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Types of Muscular Tissue


The three types of muscular tissue
Skeletal
Cardiac
Smooth
Skeletal Muscle Tissue
So named because most skeletal muscles move bones
Skeletal muscle tissue is striated:
Alternating light and dark bands (striations) as seen when
examined with a microscope
Skeletal muscle tissue works mainly in a voluntary manner
Its activity can be consciously controlled
Most skeletal muscles also are controlled subconsciously to some extent
Ex: the diaphragm alternately contracts and relaxes without
conscious control
Cardiac Muscle Tissue
Found only in the walls of the heart
Striated like skeletal muscle
Action is involuntary
Contraction and relaxation of the heart is not consciously
controlled
Contraction of the heart is initiated by a node of tissue called the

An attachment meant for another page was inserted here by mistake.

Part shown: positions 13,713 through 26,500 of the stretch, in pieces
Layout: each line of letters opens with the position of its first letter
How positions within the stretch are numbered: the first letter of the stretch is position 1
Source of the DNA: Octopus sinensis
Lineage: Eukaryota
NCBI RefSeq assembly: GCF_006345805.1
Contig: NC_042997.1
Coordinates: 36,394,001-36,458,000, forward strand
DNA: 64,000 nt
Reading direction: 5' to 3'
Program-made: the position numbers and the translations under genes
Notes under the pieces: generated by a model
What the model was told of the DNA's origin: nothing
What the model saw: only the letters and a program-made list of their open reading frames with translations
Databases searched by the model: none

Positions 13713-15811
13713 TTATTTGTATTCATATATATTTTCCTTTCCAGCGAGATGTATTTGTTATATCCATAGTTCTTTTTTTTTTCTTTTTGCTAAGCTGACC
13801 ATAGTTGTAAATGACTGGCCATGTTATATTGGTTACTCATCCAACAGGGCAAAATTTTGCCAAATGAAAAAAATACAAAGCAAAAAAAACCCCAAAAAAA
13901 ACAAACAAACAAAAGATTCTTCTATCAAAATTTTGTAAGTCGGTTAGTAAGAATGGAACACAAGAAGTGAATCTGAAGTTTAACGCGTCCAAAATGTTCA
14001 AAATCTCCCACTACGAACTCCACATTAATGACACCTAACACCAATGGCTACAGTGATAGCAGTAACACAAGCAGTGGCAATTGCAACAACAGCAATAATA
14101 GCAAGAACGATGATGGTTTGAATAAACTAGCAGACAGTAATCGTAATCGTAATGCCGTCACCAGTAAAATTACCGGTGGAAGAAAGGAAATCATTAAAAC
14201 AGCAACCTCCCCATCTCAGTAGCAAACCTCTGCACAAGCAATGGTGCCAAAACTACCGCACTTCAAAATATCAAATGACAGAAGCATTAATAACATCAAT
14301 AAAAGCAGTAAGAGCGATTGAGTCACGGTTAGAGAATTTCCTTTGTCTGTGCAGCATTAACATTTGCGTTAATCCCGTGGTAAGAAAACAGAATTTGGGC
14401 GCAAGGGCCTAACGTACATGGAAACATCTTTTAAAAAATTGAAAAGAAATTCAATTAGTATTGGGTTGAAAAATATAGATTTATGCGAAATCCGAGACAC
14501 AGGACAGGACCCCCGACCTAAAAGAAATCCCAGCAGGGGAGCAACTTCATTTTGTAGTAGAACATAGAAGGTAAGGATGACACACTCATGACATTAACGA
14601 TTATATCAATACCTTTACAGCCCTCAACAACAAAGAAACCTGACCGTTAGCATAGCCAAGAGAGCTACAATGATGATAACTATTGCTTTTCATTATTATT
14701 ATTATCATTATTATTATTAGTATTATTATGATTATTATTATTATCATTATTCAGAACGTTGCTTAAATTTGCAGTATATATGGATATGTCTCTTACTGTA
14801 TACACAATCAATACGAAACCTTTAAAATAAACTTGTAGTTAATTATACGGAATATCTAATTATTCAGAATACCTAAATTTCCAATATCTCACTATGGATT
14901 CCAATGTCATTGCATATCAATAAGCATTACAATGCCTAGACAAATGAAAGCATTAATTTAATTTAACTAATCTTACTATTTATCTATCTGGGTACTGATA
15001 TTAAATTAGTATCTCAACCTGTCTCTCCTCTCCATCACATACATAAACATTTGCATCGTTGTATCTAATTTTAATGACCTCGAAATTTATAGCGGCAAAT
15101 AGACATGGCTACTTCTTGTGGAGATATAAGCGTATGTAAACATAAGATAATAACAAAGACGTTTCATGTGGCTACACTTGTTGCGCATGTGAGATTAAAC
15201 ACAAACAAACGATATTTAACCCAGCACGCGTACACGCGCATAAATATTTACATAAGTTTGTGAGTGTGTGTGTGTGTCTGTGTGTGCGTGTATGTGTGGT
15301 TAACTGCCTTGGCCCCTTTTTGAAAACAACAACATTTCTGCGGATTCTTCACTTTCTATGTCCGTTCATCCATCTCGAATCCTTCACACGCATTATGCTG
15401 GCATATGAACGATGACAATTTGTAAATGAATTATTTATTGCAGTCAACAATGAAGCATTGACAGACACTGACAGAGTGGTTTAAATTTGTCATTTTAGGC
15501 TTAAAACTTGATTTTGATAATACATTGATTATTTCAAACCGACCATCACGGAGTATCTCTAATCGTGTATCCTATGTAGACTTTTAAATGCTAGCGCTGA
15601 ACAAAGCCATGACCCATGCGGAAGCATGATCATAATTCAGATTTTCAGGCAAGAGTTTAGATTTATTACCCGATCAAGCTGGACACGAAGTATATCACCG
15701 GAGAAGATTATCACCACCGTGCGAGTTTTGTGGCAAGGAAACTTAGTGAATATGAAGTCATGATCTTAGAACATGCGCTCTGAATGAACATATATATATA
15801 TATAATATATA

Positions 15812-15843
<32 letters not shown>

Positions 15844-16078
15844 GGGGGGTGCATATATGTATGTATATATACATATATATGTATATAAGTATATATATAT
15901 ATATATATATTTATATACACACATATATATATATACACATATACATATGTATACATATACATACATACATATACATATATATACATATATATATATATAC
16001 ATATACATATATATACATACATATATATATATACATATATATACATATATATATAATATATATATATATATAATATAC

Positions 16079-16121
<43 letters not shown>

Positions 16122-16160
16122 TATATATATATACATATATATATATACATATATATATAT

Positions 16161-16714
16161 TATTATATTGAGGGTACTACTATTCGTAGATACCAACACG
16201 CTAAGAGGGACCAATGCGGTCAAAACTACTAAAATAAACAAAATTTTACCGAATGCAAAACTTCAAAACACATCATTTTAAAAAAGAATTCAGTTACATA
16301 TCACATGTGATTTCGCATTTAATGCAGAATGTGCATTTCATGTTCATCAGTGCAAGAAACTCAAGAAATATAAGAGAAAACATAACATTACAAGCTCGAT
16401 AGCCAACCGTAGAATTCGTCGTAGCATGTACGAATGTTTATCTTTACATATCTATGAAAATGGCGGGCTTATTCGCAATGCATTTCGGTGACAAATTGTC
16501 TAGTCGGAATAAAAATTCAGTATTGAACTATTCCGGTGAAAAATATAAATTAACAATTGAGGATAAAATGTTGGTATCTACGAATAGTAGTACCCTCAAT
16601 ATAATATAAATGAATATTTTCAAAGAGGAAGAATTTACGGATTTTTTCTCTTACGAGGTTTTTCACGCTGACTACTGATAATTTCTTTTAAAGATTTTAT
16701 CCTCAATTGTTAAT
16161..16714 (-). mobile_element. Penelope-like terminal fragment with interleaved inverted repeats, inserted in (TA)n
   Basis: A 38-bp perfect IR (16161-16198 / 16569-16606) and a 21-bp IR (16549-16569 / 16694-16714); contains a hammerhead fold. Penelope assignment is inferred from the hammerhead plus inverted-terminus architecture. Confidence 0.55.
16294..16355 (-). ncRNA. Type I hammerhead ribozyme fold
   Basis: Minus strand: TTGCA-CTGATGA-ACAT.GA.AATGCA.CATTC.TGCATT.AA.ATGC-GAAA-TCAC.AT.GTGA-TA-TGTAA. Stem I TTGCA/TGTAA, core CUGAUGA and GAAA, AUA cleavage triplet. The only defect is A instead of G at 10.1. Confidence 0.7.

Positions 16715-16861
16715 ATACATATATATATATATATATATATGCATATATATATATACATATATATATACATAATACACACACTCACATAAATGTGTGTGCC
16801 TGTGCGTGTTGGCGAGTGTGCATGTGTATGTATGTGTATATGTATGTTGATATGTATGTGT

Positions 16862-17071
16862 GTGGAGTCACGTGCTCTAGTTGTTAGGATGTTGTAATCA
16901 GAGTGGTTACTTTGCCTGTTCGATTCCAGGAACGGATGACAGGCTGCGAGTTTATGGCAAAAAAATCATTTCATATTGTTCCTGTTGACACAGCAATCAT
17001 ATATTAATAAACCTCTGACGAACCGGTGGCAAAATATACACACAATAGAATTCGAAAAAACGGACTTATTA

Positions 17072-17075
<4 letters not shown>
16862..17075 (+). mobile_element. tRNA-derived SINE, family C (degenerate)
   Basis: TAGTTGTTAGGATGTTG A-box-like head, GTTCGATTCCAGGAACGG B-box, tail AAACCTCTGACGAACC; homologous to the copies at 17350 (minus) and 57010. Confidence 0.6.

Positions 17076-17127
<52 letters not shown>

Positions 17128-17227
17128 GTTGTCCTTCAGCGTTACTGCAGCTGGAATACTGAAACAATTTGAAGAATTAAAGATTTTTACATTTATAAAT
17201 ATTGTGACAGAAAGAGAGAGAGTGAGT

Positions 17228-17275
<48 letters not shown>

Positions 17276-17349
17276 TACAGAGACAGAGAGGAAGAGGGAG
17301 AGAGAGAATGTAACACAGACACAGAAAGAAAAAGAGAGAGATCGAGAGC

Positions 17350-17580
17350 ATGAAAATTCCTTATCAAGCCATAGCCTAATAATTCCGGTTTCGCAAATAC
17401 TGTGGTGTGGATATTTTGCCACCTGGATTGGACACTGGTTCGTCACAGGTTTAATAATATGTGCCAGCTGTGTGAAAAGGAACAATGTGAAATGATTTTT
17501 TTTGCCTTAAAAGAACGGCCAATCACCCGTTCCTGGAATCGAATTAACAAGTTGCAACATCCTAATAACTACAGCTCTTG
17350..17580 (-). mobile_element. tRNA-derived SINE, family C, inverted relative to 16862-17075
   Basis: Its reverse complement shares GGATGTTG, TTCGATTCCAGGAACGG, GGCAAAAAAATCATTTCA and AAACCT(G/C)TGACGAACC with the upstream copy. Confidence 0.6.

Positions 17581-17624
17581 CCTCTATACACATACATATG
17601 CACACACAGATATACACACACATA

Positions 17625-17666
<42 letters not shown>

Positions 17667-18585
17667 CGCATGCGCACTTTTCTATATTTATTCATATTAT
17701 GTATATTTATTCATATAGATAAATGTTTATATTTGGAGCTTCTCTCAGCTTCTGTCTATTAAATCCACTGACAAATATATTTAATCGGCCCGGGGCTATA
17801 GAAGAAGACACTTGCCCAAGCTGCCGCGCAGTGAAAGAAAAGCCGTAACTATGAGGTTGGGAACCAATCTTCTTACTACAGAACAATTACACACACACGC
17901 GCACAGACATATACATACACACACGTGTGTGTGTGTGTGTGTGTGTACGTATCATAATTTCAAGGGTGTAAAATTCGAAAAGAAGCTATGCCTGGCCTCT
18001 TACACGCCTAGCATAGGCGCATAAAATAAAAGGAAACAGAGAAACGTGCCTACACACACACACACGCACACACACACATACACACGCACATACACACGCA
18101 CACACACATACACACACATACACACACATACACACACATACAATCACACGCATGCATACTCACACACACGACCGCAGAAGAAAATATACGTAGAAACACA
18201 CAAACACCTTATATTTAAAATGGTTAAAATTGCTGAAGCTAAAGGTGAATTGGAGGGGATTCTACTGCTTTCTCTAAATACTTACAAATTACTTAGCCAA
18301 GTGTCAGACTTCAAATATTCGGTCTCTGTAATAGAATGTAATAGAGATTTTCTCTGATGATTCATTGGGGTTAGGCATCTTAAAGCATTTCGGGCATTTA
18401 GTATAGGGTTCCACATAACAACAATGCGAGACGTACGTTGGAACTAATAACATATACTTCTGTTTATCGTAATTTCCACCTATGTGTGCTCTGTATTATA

pacemaker
Smooth Muscle Tissue
Located in the walls of hollow internal structures
Blood vessels, airways, and many organs
Lacks the striations of skeletal and cardiac muscle tissue
Usually involuntary
Functions of Muscular Tissue
Producing Body Movements
Walking and running
Stabilizing Body Positions
Posture
Moving Substances Within the Body
Heart muscle pumping blood
Moving substances in the digestive tract
Generating heat
Contracting muscle produces heat
Shivering increases heat production
Properties of Muscular Tissue
Properties that enable muscle to function and contribute to homeostasis
Excitability
Ability to respond to stimuli
Contractility
Ability to contract forcefully when stimulated
Extensibility
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Ability to stretch without being damaged


Elasticity
Ability to return to an original length

Skeletal Muscle Tissue

Connective Tissue Components


Fascia
Dense sheet or broad band of irregular connective tissue that
surrounds muscles
Epimysium
The outermost layer
Separates 10-100 muscle fibers into bundles called fascicles
Perimysium
Surrounds numerous bundles of fascicles
Endomysium
Separates individual muscle fibers from one another
Tendon
Cord that attach a muscle to a bone
Aponeurosis
Broad, flattened tendon
Microscopic Anatomy
The number of skeletal muscle fibers is set before you are born